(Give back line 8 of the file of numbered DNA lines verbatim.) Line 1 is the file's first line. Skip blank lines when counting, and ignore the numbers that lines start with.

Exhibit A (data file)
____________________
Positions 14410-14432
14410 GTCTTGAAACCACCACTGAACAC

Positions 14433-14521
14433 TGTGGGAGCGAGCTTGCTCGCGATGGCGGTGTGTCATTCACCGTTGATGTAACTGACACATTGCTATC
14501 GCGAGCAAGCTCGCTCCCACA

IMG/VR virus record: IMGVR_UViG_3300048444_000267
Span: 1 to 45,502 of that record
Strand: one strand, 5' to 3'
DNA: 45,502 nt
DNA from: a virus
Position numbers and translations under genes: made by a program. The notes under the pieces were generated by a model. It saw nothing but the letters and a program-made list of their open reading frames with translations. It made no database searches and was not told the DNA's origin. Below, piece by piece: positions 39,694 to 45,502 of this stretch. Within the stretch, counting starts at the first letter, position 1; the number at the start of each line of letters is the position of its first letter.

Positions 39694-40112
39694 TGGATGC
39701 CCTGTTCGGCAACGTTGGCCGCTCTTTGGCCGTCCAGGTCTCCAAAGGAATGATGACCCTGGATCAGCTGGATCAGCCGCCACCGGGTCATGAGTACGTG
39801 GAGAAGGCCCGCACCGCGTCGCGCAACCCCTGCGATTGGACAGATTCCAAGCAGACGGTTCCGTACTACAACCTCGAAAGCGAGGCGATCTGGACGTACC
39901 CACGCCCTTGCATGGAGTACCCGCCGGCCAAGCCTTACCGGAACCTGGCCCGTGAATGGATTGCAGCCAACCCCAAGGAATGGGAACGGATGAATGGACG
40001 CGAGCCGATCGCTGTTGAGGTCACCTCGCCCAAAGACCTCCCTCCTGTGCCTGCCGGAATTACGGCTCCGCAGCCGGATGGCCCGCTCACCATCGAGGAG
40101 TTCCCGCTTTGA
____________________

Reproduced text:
Strand: one strand, 5' to 3'